Reading Notes/Notation – A Dying Art?
Many, many musicians who play modern music, especially on fretted instruments such as guitar and bass, have a real weak spot when it comes to reading notation or “dots”. The thing that really confuses me is the unwillingness of many musicians to even consider trying to learn it. I understand that many people only like their own particular “thing”, whatever that may be, but I strongly believe that the more you know about music and your instrument, the better.
The fact of life is, if you want to be a professional musician then reading music is a skill you can’t really live without, and I have witnessed this first hand many times, getting gigs because I can read and seeing others lose them because they can’t.
The most amazing thing is that learning to read music doesn’t take that long to understand, and once you have the skill it will keep developing and never be lost, enabling you to draw ideas/concepts and influences from any piece of written music you can ever find (and there’s a lot out there!).
Why not just use guitar tabs etc, I hear you ask? Well, they tell you where to put your fingers, agreed……and can be a really handy thing at times……but tab doesn’t give you enough information. There is no mention of rhythm at all, so if you don’t know the piece and have no reference recording of it, you’re a bit stuck. Notation on the other hand conveys many components enabling you to play music, without needing other references. You have pitch, rhythm, dynamics, sometimes harmony and other necessary information all combined into one system. If you can read that, you don’t need anything else.
How to Start
To me, the logical place to start with notation is note recognition, or learning where all the notes are on your bass and how they look written down. We will focus on this first, before rhythm or other aspects of notation are introduced. I have provided a PDF for download below, and this will be followed by a video lesson in the near future.
Also, reading around this subject is definitely advised. The first half of the following link explains how notation works, and the second half deals with further aspects should you want to read on.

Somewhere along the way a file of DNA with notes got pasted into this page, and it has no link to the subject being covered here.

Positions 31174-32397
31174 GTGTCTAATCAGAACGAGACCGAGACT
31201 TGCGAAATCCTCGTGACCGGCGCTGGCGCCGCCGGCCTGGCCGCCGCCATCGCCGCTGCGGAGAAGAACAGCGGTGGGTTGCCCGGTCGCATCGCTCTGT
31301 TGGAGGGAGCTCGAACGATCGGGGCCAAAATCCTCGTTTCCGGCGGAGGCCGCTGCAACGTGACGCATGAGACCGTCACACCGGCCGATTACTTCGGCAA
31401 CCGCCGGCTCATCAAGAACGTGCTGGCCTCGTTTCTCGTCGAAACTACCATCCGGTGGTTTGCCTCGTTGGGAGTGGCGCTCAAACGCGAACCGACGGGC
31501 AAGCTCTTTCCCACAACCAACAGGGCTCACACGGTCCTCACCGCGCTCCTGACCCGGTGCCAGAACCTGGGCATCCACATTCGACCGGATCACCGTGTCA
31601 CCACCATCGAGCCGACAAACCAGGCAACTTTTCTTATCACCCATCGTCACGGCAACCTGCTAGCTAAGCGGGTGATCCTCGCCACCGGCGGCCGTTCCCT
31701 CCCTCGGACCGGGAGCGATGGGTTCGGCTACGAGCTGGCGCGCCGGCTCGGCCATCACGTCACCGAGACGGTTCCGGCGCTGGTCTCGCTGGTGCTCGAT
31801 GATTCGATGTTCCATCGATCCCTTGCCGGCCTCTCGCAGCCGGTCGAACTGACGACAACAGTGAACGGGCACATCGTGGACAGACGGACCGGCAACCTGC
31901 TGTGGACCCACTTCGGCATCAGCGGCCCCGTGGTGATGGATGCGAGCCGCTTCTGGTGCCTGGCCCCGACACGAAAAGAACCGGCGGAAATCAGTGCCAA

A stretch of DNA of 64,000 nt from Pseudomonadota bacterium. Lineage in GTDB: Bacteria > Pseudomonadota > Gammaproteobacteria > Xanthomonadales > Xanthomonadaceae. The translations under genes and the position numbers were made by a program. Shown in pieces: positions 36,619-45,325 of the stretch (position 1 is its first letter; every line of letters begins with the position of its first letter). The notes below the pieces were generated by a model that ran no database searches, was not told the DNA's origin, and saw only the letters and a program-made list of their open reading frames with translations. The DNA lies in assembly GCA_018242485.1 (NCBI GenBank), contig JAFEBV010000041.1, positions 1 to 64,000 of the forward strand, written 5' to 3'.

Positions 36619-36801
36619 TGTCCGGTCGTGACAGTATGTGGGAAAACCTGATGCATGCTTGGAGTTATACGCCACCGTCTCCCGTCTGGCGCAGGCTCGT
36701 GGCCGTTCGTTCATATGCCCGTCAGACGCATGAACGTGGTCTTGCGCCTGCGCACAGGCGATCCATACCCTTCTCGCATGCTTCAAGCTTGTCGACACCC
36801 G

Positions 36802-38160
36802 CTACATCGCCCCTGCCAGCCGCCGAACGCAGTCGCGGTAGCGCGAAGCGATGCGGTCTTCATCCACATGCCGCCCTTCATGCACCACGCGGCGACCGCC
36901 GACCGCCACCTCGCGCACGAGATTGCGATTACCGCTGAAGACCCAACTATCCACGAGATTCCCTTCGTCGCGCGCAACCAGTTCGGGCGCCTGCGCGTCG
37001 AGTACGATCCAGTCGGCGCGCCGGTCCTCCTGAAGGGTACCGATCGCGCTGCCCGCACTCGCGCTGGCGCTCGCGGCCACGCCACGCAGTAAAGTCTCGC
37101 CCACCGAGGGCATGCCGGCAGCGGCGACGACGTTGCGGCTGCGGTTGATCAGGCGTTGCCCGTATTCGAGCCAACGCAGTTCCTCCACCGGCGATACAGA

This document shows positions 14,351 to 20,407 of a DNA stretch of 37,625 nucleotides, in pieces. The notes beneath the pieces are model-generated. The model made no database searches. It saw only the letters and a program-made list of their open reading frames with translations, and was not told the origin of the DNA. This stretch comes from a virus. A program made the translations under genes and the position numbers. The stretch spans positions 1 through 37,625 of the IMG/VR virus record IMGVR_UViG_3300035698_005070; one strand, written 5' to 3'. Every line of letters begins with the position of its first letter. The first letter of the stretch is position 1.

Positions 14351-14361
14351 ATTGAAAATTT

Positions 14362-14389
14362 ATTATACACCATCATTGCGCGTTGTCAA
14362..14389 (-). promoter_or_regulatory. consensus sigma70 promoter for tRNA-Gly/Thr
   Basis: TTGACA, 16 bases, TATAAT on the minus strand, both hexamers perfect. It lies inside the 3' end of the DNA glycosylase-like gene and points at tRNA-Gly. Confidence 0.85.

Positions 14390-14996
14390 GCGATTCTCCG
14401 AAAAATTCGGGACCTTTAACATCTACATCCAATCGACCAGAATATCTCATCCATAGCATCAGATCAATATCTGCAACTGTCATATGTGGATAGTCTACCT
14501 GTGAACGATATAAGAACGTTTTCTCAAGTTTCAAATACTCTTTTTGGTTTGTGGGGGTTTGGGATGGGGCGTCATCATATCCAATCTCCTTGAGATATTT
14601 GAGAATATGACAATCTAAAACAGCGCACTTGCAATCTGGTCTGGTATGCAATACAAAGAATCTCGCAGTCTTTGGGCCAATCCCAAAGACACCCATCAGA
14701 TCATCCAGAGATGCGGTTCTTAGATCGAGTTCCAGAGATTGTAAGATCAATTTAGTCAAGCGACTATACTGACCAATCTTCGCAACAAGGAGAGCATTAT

The Aim of this Exercise
The objective here is to increase familiarity with note names, how they relate to the fingerboard, and how they look in notation form. This will be coupled with technical practice relating to the use of 1 finger per fret concepts (Left Hand) and alternating index and middle fingers (Right Hand), so you’re actually working on about 4 or 5 musical topics/elements at the same time. This is how to practice efficiently. Also be aware of the fact that string players have the issue of being able to play the same note in a variety of places on the fingerboard, and you should be consciously trying to see patterns of where the same notes repeat themselves.
How to do The Exercise
Play each bar through slowly, out of time, while concentrating on what the note looks like written down on the page. While doing this, say the note name out loud (sharps on the way up, flats on the way down). Also be aware of what your left and right hands are doing, so change your focus every so often from the note names and how they look written down, to what your hands are doing.
Right hand should be strictly alternating index and middle fingers (this can be flipped so you begin on the middle finger then alternate middle, index). Left hand should be using one finger per fret, thumb roughly in line with the middle finger and dropped down towards the bottom of the back of the neck. Fingers should be arched and pressing into the string and fingerboard, not pulling or pushing it, and once a note is fretted it should be held down (on the way up) and all fingers should be fretting on the way down. The previously used finger should then be simply removed a small distance to play the next note when descending.
Play one line at a time, until you are comfortable, then move on to the next line. Once that is also comfortable, play all the way up and down one string, whilst still saying the note names out loud. Repeat this process for all strings, then put it all together. Also try breaking it up by skipping strings and starting at the 12 fret so you play descending then ascending.
Developing Your Notation Reading Skills
Now you have a reference, you can pick any bass music out there and slowly work through it to identify how to play the notes, and what they are called. I will develop these concepts on in a further lesson in future, but should you have any questions, feel free to get in touch via my Contact Page.